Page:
• What kind of training is required to assure competence with this technique?
  • What kind of experience, supervision, performance standards should be required for credentialing?
  • What about the anatomic, physiologic, and metabolic complications of this technique?
  • How long can the catheter be left in place?
  • What kind of monitoring is required to assure limb and overall patient safety?
  • What about the inevitable technical improvements that are ongoing? In only a few years we have moved from 12 Fr catheters to 7 Fr. From guidewire systems to wireless ones. Expect numerous advancements that will reduce complications and improve survival.

Bottom line: This is a very exciting new technique. But we are still very early in the REBOA life cycle. Everybody wants to be doing the next great thing, but be careful! We are still working with a huge knowledge deficit, and additional published work is essential. If you are working outside of an established REBOA center, I highly recommend you do two things. First, get some training for this complicated technique (see page 1). And don’t let your experience go to waste. Design or join a good study that will contribute to the global knowledge base on REBOA.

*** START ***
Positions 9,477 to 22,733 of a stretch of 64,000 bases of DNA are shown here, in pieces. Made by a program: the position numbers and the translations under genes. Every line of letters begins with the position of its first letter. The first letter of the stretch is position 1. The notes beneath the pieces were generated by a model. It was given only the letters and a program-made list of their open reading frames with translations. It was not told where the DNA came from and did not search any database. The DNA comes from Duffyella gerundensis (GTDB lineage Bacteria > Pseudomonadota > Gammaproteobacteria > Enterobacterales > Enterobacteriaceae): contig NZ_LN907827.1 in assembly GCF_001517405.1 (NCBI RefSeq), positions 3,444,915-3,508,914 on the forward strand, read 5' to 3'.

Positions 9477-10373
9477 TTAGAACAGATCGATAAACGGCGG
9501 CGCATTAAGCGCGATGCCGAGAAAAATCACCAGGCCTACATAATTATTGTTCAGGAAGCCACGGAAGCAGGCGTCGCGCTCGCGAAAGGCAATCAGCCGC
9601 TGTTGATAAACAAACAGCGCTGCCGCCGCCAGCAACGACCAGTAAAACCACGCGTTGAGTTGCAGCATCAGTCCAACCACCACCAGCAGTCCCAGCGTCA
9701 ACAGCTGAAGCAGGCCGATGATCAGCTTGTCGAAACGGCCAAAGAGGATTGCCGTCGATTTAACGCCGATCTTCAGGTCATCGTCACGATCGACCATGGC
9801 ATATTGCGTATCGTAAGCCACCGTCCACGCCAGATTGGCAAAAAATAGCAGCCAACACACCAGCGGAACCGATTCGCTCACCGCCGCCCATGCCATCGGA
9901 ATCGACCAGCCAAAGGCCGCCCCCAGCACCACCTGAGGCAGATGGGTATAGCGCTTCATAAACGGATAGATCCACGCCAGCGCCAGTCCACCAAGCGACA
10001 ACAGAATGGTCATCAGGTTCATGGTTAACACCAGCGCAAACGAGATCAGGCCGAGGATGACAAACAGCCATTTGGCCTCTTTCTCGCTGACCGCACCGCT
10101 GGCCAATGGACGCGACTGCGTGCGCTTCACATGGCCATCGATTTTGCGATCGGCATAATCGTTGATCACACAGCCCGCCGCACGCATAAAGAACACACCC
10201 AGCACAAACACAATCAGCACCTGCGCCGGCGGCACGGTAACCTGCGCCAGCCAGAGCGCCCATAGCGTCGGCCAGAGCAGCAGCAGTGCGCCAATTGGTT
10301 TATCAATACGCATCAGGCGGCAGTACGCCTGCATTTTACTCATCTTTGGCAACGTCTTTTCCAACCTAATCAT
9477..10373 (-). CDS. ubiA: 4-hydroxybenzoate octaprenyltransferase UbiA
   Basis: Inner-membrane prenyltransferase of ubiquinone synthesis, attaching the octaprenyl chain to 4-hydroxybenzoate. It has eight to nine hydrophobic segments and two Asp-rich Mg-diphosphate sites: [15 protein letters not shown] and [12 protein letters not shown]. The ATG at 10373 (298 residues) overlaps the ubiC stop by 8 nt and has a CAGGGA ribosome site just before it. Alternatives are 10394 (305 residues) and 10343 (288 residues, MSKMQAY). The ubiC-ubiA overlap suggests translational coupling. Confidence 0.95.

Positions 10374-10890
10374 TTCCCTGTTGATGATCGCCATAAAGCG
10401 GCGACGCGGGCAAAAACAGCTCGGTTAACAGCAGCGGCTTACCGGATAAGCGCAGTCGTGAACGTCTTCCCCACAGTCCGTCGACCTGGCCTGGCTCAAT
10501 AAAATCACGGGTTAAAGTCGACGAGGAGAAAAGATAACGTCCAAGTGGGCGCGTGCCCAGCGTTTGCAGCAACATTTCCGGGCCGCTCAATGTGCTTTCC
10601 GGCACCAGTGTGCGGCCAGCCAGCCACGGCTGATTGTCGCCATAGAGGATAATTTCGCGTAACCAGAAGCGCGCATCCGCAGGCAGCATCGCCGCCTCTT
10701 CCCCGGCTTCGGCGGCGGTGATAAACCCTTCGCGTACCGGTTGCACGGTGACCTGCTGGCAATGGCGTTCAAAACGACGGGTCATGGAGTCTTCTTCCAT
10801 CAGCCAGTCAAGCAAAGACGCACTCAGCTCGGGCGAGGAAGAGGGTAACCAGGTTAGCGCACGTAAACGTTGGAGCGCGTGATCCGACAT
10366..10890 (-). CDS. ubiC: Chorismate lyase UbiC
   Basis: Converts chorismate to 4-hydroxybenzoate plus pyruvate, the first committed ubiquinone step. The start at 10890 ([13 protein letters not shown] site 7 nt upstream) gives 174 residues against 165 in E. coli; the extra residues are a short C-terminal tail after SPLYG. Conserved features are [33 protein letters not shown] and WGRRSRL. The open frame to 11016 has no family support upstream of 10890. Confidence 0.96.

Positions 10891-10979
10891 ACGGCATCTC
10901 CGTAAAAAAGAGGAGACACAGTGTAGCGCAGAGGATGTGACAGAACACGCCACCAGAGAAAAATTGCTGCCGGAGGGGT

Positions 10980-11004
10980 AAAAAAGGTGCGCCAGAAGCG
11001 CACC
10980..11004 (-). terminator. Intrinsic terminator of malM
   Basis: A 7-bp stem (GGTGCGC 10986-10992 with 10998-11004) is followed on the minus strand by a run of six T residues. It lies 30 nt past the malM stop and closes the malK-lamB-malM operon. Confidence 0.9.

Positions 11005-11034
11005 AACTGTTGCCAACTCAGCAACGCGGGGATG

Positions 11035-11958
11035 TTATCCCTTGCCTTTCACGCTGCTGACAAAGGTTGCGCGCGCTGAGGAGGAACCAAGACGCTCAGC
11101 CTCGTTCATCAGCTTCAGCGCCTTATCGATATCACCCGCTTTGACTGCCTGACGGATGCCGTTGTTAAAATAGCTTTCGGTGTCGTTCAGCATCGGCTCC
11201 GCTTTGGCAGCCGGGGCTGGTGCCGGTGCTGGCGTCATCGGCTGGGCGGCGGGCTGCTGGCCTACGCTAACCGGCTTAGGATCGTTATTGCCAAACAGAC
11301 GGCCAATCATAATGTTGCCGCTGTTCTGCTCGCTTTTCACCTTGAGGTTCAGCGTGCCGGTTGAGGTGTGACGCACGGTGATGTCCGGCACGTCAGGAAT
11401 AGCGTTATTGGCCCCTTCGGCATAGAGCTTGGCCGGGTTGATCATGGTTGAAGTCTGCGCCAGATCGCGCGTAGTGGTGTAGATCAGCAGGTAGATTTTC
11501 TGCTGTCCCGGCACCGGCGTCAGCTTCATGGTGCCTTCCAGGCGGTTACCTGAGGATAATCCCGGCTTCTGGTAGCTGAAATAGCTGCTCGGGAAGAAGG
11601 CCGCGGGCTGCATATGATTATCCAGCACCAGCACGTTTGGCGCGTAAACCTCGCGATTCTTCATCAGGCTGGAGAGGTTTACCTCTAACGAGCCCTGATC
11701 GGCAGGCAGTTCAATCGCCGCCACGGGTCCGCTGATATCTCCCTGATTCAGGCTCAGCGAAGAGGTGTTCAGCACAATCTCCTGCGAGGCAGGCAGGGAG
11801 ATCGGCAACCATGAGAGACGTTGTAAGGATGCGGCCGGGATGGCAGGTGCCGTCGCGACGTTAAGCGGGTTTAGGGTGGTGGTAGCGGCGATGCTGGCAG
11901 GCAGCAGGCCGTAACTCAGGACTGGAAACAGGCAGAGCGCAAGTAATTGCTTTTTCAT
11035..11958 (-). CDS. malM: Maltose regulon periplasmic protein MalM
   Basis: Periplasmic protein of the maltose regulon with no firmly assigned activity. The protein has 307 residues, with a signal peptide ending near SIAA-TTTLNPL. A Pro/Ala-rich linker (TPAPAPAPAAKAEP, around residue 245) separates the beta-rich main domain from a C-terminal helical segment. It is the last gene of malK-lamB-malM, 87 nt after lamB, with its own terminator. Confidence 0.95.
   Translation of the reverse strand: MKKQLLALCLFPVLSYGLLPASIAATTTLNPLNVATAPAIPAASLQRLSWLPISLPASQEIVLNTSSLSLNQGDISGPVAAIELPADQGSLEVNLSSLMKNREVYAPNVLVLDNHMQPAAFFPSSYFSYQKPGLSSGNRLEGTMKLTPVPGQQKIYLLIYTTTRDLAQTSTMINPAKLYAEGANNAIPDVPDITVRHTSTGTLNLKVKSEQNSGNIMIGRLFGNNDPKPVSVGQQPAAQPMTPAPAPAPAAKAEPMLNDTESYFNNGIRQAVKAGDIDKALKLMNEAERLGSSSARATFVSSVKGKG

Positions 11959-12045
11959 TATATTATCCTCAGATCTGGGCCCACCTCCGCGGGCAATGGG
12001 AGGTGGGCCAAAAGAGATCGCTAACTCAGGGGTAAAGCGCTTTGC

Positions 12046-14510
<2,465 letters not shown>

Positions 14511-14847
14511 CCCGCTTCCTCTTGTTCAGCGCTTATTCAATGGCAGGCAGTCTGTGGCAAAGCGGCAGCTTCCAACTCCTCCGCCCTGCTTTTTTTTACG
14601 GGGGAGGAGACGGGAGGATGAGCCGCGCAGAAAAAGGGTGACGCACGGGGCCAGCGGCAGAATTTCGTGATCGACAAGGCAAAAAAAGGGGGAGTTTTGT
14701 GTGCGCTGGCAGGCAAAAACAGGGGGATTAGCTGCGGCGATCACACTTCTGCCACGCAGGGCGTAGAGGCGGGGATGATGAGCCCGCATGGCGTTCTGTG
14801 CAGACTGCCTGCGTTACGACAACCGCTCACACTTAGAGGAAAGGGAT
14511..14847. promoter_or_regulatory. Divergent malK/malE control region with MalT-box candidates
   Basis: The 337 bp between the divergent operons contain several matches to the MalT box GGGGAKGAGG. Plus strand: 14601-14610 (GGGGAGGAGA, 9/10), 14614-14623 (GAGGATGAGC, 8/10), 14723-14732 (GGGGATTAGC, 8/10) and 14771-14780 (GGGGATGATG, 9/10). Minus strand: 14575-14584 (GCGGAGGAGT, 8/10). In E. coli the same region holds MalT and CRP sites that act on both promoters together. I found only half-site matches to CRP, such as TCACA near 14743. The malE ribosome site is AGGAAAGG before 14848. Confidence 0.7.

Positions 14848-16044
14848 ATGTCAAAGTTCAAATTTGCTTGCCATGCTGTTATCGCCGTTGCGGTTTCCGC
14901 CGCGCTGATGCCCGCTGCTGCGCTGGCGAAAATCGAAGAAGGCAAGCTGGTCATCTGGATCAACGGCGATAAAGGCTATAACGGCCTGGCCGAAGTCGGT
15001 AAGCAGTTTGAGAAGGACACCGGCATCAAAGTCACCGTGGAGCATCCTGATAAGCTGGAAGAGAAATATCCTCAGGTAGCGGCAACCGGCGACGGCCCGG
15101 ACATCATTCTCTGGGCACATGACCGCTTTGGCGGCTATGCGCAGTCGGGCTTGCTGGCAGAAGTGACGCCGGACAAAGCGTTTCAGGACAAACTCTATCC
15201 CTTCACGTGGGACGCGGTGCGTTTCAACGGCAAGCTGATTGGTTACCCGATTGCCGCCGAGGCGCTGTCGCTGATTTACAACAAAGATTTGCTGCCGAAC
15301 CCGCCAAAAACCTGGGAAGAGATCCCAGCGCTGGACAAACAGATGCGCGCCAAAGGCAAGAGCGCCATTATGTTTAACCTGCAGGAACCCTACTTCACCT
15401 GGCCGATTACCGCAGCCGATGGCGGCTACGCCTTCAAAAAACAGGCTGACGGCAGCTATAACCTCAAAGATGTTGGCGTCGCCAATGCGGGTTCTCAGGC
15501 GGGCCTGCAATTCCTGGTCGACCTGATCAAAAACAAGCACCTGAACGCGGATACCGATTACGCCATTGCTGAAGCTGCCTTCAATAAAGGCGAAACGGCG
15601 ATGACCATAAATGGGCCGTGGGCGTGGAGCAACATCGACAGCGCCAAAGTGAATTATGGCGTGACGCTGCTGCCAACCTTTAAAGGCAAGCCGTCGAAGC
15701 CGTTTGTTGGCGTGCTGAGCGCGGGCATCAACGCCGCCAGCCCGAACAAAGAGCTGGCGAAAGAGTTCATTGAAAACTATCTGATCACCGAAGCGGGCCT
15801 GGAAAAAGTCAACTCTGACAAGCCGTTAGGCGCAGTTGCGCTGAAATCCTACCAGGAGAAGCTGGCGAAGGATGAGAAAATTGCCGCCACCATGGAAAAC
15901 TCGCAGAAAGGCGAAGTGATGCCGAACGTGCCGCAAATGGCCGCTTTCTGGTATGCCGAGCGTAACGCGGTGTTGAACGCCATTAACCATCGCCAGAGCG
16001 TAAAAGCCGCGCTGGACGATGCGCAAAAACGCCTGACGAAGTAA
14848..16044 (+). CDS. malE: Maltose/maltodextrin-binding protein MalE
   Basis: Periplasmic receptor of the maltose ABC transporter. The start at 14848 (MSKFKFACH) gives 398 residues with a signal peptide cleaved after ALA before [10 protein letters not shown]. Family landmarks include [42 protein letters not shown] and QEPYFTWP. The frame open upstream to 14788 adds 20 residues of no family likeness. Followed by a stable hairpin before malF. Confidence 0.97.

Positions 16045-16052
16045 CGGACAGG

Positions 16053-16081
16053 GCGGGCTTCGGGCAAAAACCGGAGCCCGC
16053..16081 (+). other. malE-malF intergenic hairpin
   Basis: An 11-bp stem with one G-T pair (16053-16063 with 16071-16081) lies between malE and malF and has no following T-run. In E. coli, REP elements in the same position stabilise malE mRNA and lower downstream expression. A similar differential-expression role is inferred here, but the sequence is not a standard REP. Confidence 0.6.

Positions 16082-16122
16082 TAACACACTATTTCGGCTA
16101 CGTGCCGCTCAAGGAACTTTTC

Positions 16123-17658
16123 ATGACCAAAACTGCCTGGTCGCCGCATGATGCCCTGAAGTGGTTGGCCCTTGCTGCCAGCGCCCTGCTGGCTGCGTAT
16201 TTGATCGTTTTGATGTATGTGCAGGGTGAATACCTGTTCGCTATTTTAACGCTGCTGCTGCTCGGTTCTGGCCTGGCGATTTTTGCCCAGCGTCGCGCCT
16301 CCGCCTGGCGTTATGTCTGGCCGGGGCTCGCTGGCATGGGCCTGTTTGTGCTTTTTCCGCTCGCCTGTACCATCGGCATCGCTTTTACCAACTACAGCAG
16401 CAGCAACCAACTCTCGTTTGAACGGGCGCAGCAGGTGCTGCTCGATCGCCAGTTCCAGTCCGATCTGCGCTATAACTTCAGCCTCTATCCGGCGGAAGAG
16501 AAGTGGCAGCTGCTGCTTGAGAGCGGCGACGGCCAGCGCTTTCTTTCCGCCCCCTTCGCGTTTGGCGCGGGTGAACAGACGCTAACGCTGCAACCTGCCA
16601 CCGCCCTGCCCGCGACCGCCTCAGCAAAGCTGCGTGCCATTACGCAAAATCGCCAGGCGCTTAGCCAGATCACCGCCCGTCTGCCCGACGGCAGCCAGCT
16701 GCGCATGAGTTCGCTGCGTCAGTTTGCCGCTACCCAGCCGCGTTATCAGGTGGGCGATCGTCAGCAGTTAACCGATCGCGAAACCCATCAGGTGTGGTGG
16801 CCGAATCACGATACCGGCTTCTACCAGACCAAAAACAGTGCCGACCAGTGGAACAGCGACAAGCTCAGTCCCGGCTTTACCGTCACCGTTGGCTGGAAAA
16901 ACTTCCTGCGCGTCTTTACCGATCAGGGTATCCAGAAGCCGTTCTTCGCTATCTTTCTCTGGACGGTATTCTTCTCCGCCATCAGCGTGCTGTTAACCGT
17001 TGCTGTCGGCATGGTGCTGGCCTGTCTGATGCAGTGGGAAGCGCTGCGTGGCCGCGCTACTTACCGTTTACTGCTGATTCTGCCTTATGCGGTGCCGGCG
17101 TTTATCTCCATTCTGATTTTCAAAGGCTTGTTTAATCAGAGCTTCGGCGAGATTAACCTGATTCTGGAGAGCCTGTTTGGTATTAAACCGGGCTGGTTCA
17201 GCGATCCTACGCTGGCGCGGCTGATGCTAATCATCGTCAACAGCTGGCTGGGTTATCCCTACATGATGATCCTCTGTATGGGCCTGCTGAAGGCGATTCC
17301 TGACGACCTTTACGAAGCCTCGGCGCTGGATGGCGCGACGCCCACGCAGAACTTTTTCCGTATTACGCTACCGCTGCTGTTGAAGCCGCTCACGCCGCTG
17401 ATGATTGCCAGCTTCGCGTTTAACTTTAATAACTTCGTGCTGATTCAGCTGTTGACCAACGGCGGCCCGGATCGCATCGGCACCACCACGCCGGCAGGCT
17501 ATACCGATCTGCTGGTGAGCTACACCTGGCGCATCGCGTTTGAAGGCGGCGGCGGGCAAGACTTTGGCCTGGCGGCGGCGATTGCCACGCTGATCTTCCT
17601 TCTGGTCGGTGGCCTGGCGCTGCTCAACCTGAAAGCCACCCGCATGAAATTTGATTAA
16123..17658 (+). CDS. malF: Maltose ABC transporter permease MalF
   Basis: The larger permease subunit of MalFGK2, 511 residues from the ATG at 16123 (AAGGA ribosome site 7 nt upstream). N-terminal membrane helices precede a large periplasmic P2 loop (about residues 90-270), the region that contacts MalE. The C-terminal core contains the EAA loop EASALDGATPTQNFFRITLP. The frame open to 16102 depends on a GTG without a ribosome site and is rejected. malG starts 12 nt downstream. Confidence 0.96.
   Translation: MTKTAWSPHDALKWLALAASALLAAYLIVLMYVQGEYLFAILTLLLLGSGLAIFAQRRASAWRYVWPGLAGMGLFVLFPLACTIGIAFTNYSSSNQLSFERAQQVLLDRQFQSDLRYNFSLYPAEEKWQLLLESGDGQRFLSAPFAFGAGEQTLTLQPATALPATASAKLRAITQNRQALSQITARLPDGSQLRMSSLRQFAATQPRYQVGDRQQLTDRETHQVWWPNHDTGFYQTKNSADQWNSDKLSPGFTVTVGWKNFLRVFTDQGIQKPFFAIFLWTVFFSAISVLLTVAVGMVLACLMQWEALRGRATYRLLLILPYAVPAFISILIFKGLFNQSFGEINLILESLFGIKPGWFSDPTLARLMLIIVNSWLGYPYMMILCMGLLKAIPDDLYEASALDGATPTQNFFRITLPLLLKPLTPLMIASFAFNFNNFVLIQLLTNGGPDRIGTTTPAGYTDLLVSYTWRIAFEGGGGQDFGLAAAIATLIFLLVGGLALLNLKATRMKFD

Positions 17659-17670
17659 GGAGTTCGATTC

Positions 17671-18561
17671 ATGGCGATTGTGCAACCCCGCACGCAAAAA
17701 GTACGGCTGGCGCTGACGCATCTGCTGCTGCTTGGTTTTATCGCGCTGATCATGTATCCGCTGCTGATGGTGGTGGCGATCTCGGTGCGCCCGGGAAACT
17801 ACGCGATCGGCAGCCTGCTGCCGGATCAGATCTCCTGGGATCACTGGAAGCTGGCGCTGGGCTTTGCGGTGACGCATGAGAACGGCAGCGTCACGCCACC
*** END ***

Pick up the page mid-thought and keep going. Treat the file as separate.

Tomorrow: References (if you want to look this stuff up)

Direct links to the REBOA series:

REBOA Part 4: What Are The Results?

The first modern paper published on REBOA for trauma in 2011 was really a description of the technique using the catheters available “back in the day” (only 5 years ago!). There were six papers published in 2012 through 2015 which I term the years of the pig, as we sought to figure out if this was really something we could and should do in people. The answer in all six was a resounding yes.

Next, a Japanese group published a retrospective database review of 45,153 humans, of whom 452 patients underwent REBOA placement. REBOA has been in use in Japan for a number of years. It is typically placed by emergency physicians, for whom it is a competency requirement for board certification. Raw mortality numbers were worse (76% with REBOA vs 16% without). This poor result persisted even when the patients were matched for their ISS difference (35 with REBOA vs 13 without).

This was troubling, but it was a registry study and questions also arose regarding experience levels of the clinicians. Major trauma is a less frequent event in Japan, and trauma surgeons do not typically take in-house call, which may have resulted in delays to definitive control of hemorrhage.

Another Japanese study published last year was a single center review of 24 insertions over a 7-year period. REBOA survival was 29% vs a TRISS probability of survival rate of only 13%. Better news! However, temper this with one vascular injury and two ischemic limbs, all of which required amputation.

And now, more human studies are beginning to trickle down into the journals, with promising results.

Tomorrow: The real bottom line.

Direct links to the REBOA series: